Email Communication Continues To Be Misunderstood

from the flame-this dept

As we have noted here before, emails are very easily misinterpreted, which explains why online flame wars are infamously common. With the emergence of social neuroscience new findings have been published to further explain why emails often result in misunderstandings. Email is at a distinct disadvantage since it lacks the sensory richness of a face-to-face conversation. In a face-to-face conversation, we can judge the tone of the conversation by body language, gestures and tone of voice. So, left with only the words in an email, we are left to interpret the tone of the emails in a vacuum. But, never fear, there are ways to improve email communication. Since studies have shown that misunderstandings occur less between people who are familiar with each other, Professor Clay Shirky recommends to start communication face-to-face and then move on to email. Even saying "Hi" every morning goes a long way to facilitating the social glue. Long touted as the true "killer app" of the Internet, email has definitely improved communications -- that said, it's critical to recognize the differences of this medium and be sensitive to the challenges that it brings.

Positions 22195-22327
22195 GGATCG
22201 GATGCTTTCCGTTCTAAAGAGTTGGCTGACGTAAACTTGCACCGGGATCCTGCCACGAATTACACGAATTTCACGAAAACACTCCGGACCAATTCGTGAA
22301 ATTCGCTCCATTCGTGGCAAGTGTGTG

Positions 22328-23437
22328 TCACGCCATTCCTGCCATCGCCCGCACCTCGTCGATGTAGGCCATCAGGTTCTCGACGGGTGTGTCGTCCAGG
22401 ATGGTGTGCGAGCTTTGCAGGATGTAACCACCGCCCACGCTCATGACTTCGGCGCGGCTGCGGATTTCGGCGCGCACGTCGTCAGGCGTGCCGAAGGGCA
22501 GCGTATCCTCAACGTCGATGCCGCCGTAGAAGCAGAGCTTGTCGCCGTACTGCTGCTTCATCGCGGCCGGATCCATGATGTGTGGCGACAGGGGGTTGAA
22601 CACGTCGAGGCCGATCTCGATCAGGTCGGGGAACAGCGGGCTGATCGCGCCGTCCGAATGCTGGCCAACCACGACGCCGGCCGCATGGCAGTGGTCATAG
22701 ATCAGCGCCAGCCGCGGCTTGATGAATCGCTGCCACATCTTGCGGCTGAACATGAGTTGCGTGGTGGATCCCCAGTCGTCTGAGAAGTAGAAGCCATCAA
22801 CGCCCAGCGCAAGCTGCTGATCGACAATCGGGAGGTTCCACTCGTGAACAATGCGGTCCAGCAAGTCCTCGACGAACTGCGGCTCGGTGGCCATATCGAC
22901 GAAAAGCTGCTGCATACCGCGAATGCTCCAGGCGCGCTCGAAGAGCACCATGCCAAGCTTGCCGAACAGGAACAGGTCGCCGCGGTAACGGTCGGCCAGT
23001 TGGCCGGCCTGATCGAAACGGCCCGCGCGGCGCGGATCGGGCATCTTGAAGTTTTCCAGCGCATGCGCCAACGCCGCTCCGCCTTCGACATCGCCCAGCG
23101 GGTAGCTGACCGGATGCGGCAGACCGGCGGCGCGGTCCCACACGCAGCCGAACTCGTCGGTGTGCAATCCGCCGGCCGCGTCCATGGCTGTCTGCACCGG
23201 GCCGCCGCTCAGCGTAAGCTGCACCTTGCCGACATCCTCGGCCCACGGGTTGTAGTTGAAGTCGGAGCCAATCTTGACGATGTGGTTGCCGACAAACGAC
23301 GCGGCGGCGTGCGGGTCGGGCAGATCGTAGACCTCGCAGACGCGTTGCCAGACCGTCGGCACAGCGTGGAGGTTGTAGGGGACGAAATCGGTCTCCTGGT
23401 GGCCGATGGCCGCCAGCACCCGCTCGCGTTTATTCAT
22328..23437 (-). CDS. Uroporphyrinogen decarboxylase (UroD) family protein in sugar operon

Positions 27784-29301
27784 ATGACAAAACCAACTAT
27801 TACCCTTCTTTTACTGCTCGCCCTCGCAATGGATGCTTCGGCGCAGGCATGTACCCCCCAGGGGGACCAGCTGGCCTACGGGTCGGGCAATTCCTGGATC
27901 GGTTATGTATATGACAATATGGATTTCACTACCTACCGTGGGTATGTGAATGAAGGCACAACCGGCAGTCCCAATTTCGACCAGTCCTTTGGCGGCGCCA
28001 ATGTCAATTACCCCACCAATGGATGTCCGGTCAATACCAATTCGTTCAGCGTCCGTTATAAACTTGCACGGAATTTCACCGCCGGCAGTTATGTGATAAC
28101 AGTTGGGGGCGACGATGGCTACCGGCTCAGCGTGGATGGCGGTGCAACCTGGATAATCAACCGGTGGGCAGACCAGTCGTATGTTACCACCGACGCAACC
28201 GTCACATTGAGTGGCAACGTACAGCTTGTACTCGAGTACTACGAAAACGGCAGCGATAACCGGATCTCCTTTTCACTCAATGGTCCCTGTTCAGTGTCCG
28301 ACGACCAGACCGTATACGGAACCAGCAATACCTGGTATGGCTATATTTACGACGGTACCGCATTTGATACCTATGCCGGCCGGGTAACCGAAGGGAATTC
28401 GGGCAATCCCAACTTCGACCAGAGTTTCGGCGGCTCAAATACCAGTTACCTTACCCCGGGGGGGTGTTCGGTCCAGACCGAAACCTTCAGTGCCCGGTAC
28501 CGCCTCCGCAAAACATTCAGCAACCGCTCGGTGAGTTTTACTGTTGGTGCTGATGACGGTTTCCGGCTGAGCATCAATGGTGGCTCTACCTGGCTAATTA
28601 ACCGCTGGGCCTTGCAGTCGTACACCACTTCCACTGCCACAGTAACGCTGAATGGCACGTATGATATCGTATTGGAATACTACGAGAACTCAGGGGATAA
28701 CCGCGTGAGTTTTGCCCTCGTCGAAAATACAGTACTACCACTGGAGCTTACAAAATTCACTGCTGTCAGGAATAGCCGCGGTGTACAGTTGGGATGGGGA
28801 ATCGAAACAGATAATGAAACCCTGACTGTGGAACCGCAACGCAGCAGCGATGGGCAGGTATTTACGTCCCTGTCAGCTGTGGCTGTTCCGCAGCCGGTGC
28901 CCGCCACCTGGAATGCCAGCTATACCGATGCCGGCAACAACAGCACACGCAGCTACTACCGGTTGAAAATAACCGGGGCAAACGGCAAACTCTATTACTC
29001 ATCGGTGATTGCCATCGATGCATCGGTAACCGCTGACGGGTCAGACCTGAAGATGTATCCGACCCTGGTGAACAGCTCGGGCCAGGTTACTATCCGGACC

Filed Under: communication, email

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  1. identicon
    m59, 9 Oct 2007 @ 7:18pm

    Email Is More Written than Spoken

    Email is no more than an excuse for the barely literate to hide their ineffability. The originator of misunderstood email bears a responsibility to communicate more effectively. Likewise, the receiver of email must make an effort to interpret and react upon that information. Everyone is involved in the process. Until telepathy comes along in a big way, we all need to realize that language is the best way to connect with other folks and get what we want out of life. For those who lack the necessary skills, shut off the TV, put away the DVD, take your hands off the joystick, and start reading and writing practice. People win and lose jobs and lovers and court cases by their words. (What's in YOUR vocabulary?) Fraust says we need to dumb down our communications to accomodate the lowest common denominator. Wrong! That's not a practical or strategic way to address the issue, but a short term solution that panders to the language-impaired and takes our inadequate educational system off the hook for its failure to ensure literacy. How else can we restore our esteemed literary heritage except by presenting our highest efforts and ideas through our words? Let each adapt their language skills in service to society rather than the other way around.

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